The second original map of Brandenburg owed its rise to the military activities of the Swedish king Gustav II Adolf during the Thirty Years' War. In 1630 the Swedes landed troops at Usedom Island at the Baltic coast to support the protestant forces against the imperial armies and to prevent an imperial invasion of Sweden. The Swedish "theatre de guerre" comprised wide regions south of the Baltic coast. The Mercator map of 1585, however, could not be used as cartographic base for planning and realising military activities, among them supplying the troops with food and fodder. At this time the Swedish standard of military logistics and equipment was a very high one and that is why the engineer-in-chief of Gustav Adolf, Olof Hansson Svart (1600-1644), very soon completed a manuscript map of Brandenburg; this map still is kept in the Military Archives in Stockholm whereas I found a contemporary copy of this manuscript in the Military Archives in Vienna. Svart had been cartographically educated by Anders Bure (1571-1646), the "father of the Swedish cartography", and got experience in military mapping during his stay in Eastern Prussia in 1626. With regard to the relatively large scale 1 : 350 000 and its reliable topographic contents this map had been the successful result of systematic and professional data collection in the field carried through by military officers. The way of data collection can be reconstructed by comparing the positions of the Swedish headquarter and military units in 1630 und 1631 on one hand and the density and reliability of topographic map details on the other. Even the toponyms of villages are exceptional correct and must have been found out on the spot. Neither these activities had been combined with any topographic or geodetic measurements - impossible due to the permanent military actions and the lack of survey specialists - nor were supported by the Elector George William of Brandenburg, the brother-in-law of Gustav Adolf.
The main objective of Svart's work in 1630/31 to serve as a military map can be inferred by the most reliable and most complete map details:
These features reflect the indispensable information to pass quickly through an area for military purposes at that time:
The manusript map of Brandenburg was taken to Amsterdam by Anders Bure where first of all the publishing house Janssonius since 1641, later on the publishing house Blaeu since 1662 edited a map series comprising a general map of Brandenburg and several regional maps in larger scales. These sheets replaced the Mercator map edited 1585.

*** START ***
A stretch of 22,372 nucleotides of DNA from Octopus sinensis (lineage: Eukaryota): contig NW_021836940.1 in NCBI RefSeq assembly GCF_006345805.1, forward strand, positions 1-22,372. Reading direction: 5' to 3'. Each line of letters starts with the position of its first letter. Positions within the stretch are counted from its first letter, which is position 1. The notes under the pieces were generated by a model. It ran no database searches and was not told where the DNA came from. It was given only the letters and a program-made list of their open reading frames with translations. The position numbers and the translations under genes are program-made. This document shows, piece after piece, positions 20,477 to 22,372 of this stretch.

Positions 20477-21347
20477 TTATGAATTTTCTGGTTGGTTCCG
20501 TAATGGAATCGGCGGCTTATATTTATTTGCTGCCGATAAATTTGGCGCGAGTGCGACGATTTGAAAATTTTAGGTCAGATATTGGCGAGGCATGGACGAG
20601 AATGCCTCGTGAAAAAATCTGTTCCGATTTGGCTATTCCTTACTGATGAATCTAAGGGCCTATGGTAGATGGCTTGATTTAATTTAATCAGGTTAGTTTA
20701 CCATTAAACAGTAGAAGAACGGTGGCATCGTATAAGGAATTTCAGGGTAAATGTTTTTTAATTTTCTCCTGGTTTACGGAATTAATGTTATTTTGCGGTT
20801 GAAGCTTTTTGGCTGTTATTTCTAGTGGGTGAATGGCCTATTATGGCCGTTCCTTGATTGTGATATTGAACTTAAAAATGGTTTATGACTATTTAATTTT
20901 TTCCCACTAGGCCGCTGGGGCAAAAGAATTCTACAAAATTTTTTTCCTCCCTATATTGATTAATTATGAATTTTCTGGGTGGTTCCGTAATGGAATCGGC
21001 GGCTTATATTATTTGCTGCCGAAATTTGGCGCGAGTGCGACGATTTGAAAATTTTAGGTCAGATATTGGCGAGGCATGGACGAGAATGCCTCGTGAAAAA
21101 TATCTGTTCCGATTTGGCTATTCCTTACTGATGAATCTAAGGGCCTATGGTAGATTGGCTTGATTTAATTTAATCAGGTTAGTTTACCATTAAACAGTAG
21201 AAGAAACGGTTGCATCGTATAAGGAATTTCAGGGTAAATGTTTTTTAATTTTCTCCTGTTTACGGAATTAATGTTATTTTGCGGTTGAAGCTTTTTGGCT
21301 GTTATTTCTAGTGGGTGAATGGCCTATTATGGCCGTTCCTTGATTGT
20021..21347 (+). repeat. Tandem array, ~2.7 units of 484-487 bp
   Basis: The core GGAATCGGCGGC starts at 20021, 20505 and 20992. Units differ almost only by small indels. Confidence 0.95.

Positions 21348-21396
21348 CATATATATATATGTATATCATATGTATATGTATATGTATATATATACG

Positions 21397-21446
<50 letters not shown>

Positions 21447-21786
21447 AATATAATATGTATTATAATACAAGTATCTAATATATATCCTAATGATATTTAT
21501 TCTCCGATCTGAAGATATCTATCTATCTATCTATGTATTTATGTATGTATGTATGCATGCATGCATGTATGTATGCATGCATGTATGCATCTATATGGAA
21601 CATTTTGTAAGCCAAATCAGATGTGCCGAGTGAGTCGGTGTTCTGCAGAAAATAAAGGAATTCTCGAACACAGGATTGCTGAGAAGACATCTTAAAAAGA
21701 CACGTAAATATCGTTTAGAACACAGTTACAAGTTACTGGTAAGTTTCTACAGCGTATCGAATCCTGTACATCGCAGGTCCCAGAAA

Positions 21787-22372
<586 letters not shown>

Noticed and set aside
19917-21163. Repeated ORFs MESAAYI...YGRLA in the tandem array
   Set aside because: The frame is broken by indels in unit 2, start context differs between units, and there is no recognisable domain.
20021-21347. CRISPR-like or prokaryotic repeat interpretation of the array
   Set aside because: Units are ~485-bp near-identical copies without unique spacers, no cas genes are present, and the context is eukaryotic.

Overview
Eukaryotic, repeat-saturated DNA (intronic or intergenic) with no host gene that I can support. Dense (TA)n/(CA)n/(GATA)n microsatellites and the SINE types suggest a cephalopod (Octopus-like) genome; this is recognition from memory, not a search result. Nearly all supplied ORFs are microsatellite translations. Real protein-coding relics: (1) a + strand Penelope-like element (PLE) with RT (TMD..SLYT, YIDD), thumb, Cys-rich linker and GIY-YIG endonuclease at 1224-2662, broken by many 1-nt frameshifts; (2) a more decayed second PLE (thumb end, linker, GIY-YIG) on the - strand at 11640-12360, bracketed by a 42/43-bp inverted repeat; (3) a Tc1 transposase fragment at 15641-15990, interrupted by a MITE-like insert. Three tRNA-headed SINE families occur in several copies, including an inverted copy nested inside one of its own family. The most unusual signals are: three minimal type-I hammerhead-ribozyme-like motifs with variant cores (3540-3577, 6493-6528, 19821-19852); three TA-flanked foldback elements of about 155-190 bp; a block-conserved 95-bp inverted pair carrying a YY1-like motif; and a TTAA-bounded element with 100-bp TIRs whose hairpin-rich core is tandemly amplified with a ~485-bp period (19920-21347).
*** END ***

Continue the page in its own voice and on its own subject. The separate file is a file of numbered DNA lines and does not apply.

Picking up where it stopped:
At this time the autochthonous cartographic activities in Brandenburg had produced some large scale town plans only. Topographic information necessary to complete a military map like Svart did were not yet available in the country itself. And it may be mentioned that among the imperial armies which fought against the Swedes there is no evidence of any cartographic efforts comparable to those of Olof Hansson Svart who completed several military maps of German regions in Saxony and at the coast of the North Sea after having left Brandenburg.
In the same way as the previous period the 17th century can be characterized as a heteronomous period with regard to the cartography of this territory. The cartographic incentive of intellectual pleasure and the data collection via correspondence which dominated during the 15th and 16th centuries now were replaced by the pressure of war and the compiling of data on a general staff's table just having come in from the field.
Let us make a little digression at this point. In many antiquarian and bibliographic catalogues the maps by Olof Hansson Svart are announced in a strange manner by translating "Authore Olao Iohannis Gotho" as "Olof John Gothus" or "Olof John the Goth". And even in reliable catalogues of minor public map collections you should look for his maps under the entry "Gothus".